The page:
Thursday, October 25, 2012

Guam Legislature from a labor perspective and a rallying call

How often have you heard the trope that non-voters have no right to complain? I have heard it so so often, usually from people with whom I would normally agree. But I do not agree. I think that George Carlin had a pretty good riff on this:

I have solved this political dilemma in a very direct way: I don't vote. On Election Day, I stay home. I firmly believe that if you vote, you have no right to complain. Now, some people like to twist that around. They say, 'If you don't vote, you have no right to complain,' but where's the logic in that? If you vote, and you elect dishonest, incompetent politicians, and they get into office and screw everything up, you are responsible for what they have done. You voted them in. You caused the problem. You have no right to complain. I, on the other hand, who did not vote -- who did not even leave the house on Election Day -- am in no way responsible for that these politicians have done and have every right to complain about the mess that you created.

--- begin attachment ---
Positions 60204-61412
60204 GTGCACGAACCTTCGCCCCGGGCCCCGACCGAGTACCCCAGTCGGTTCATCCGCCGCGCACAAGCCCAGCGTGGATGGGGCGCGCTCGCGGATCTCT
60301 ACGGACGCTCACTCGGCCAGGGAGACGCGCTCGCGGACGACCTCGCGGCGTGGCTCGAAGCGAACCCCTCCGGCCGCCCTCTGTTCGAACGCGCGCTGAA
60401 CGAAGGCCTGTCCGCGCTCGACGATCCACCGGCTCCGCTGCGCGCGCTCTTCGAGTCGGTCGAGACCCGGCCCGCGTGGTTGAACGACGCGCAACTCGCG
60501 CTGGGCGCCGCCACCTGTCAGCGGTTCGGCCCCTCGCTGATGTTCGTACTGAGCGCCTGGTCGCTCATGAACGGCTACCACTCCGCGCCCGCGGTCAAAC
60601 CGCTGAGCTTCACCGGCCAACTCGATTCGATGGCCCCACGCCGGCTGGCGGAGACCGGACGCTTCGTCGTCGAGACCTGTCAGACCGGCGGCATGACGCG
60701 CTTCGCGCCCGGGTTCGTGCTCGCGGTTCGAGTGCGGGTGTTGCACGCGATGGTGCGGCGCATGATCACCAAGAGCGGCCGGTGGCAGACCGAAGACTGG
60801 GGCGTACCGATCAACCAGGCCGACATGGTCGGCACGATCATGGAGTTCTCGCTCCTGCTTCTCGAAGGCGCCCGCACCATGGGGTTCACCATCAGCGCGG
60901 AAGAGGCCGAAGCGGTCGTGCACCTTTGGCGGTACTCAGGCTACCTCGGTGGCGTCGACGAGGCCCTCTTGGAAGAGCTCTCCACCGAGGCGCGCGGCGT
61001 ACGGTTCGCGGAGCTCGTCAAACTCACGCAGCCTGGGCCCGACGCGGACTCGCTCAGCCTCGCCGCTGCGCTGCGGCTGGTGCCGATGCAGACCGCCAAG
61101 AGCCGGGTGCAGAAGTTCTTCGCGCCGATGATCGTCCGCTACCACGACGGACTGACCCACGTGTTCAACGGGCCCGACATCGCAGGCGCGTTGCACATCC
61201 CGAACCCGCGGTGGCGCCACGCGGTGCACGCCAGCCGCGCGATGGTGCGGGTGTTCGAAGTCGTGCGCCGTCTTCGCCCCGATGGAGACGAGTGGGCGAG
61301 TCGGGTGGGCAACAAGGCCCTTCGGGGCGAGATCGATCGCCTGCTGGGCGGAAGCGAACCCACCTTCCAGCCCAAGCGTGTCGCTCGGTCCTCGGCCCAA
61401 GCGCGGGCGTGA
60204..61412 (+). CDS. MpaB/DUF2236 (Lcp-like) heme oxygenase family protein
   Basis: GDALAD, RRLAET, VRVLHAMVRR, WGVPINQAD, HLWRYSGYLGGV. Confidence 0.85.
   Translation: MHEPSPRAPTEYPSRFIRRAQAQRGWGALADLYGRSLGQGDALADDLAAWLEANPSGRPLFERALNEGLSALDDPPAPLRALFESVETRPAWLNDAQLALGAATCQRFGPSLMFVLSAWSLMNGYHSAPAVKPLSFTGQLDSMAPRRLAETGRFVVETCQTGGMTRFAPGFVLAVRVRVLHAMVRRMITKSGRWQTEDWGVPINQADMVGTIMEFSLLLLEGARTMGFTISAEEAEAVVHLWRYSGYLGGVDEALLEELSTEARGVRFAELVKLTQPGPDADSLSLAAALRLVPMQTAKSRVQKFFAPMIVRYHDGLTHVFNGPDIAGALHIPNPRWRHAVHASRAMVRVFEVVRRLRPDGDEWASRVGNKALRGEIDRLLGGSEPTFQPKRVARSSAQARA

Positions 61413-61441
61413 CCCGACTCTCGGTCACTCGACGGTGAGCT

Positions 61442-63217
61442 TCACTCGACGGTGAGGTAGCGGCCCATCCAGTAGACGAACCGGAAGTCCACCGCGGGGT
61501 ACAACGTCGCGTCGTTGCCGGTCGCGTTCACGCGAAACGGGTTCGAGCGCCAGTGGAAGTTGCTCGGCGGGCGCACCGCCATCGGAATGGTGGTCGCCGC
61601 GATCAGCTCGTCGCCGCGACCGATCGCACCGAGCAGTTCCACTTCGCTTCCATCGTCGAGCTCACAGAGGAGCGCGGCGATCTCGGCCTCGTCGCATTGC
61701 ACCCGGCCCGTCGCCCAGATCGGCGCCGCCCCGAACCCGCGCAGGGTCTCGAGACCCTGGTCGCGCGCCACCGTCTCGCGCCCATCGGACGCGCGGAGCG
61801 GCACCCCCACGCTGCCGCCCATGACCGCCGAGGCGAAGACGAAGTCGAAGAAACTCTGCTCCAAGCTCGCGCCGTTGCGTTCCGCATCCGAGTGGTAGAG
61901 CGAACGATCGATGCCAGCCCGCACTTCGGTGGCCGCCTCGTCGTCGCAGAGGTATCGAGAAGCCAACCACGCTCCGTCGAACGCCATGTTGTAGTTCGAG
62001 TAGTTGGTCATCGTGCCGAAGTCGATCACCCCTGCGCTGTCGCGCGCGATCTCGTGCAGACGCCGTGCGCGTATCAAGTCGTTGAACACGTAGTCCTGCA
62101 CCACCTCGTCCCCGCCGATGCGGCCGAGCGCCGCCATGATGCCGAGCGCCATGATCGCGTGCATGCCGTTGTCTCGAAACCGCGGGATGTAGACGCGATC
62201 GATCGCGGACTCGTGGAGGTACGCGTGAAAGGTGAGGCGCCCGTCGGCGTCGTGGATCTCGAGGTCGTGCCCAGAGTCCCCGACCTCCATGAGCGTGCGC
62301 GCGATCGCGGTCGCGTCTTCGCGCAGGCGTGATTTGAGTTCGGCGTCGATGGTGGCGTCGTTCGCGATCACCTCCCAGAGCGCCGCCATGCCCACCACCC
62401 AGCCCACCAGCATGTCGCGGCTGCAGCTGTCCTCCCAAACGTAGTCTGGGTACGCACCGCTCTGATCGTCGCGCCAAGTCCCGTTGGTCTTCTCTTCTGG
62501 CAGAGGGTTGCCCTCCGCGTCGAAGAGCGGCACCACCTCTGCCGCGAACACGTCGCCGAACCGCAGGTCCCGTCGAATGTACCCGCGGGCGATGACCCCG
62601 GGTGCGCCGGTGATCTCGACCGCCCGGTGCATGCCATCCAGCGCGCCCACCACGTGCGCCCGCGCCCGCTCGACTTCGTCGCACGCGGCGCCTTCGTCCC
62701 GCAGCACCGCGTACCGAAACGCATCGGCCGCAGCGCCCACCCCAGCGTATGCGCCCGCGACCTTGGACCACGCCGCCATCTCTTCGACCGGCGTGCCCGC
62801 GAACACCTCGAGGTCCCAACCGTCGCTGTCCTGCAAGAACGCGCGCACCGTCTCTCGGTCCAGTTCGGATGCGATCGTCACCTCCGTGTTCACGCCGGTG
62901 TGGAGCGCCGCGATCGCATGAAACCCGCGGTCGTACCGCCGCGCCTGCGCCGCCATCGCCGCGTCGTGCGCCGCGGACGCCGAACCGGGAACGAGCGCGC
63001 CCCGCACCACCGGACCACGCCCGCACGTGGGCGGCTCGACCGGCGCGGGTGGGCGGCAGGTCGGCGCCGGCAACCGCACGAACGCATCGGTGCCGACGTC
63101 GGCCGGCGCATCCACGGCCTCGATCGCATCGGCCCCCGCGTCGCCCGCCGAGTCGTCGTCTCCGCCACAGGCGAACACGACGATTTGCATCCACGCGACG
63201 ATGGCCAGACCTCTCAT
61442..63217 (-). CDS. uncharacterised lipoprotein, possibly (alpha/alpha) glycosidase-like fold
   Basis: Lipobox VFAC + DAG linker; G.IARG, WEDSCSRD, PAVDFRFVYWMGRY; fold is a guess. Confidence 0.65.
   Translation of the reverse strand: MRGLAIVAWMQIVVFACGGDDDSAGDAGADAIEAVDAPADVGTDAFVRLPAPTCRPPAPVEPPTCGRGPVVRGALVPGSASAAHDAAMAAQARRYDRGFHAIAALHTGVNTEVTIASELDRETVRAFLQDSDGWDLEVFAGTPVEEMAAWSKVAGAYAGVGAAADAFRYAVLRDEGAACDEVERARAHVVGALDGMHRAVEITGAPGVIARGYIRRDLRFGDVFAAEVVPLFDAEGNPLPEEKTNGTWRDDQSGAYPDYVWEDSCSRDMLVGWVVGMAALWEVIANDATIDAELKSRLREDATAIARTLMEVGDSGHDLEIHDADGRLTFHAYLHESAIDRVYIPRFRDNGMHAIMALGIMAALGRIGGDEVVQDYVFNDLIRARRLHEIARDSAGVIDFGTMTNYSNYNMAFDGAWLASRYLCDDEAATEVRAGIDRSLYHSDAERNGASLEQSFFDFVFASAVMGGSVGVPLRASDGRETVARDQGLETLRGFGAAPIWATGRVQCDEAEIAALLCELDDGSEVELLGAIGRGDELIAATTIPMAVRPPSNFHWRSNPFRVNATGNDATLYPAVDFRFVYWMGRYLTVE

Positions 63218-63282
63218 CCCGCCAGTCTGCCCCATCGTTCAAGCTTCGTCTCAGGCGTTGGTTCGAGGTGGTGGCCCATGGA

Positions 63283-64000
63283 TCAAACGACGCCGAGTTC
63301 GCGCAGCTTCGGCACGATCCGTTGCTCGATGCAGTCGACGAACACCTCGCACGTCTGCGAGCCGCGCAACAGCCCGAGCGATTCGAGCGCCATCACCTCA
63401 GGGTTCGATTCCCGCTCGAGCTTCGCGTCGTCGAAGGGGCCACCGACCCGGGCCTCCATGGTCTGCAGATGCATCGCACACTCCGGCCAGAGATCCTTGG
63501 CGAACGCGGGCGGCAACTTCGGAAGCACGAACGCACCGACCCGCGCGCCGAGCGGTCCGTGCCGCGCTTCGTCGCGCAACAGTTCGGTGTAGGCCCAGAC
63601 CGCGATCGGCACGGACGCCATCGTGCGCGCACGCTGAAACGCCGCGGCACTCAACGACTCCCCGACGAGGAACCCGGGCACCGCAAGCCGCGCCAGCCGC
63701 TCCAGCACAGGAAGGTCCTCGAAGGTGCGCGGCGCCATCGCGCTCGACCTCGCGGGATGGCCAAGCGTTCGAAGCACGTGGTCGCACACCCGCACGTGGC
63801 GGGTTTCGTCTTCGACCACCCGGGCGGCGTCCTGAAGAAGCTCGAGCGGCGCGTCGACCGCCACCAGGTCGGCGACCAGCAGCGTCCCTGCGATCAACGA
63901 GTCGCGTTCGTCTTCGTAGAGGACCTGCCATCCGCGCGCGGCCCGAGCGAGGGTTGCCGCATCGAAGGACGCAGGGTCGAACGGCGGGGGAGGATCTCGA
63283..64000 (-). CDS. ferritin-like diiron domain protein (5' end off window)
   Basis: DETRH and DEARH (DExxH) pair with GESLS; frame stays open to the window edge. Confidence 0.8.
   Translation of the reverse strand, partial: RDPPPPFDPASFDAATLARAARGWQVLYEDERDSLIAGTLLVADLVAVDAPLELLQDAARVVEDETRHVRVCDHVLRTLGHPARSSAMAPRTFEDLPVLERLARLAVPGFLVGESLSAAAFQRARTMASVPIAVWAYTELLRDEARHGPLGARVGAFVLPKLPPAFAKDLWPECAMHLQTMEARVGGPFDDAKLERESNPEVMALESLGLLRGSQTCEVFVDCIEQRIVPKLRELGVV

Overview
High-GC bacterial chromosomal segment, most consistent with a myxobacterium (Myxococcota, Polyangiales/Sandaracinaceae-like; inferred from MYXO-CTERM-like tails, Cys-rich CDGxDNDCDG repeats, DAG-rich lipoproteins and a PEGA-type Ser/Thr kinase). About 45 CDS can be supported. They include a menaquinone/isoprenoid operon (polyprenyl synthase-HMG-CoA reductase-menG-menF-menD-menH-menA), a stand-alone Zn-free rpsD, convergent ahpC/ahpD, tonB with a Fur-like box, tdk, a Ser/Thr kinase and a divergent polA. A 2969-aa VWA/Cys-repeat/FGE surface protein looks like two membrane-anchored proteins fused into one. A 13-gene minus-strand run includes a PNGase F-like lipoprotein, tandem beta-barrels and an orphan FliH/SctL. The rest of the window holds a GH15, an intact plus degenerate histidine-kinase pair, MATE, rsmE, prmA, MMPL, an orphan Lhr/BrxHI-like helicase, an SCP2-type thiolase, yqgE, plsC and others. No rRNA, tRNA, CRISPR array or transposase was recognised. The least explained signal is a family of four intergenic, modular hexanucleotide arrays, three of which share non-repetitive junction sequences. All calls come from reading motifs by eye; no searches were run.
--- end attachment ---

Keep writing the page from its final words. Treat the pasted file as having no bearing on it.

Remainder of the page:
I recently came across another version of the "blame the voter/non-voter": the idea that we get the government we deserve. I found another George Carlin quote where he says much the same thing:

If you have selfish, ignorant citizens, you're going to get selfish, ignorant leaders. Term limits ain't going to do any good; you're just going to end up with a brand new bunch of selfish, ignorant Americans. So, maybe, maybe, maybe, it's not the politicians who suck. Maybe something else sucks around here... like, the public. Yeah, the public sucks. There's a nice campaign slogan for somebody: 'The Public Sucks. F*** Hope."

That, in essence, is the argument I heard, with less of the humor and profanity. I think the people deserve better and I think poor leadership has more to do with the politicians who are out there than the sub-optimal choices of the voters (although there is obviously a problem with that, too).